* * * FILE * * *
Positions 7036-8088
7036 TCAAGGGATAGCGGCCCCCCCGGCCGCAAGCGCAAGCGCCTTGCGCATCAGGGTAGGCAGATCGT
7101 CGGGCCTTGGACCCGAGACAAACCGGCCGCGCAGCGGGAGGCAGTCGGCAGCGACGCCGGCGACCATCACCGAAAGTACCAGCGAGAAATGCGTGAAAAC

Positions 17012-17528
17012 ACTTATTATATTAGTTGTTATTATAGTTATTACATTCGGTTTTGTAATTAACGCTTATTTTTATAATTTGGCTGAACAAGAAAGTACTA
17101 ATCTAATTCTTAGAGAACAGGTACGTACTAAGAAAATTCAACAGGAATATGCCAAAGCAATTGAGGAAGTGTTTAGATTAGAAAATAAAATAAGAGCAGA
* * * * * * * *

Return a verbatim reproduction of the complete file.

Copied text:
Positions 7036-8088
7036 TCAAGGGATAGCGGCCCCCCCGGCCGCAAGCGCAAGCGCCTTGCGCATCAGGGTAGGCAGATCGT
7101 CGGGCCTTGGACCCGAGACAAACCGGCCGCGCAGCGGGAGGCAGTCGGCAGCGACGCCGGCGACCATCACCGAAAGTACCAGCGAGAAATGCGTGAAAAC

Positions 17012-17528
17012 ACTTATTATATTAGTTGTTATTATAGTTATTACATTCGGTTTTGTAATTAACGCTTATTTTTATAATTTGGCTGAACAAGAAAGTACTA
17101 ATCTAATTCTTAGAGAACAGGTACGTACTAAGAAAATTCAACAGGAATATGCCAAAGCAATTGAGGAAGTGTTTAGATTAGAAAATAAAATAAGAGCAGA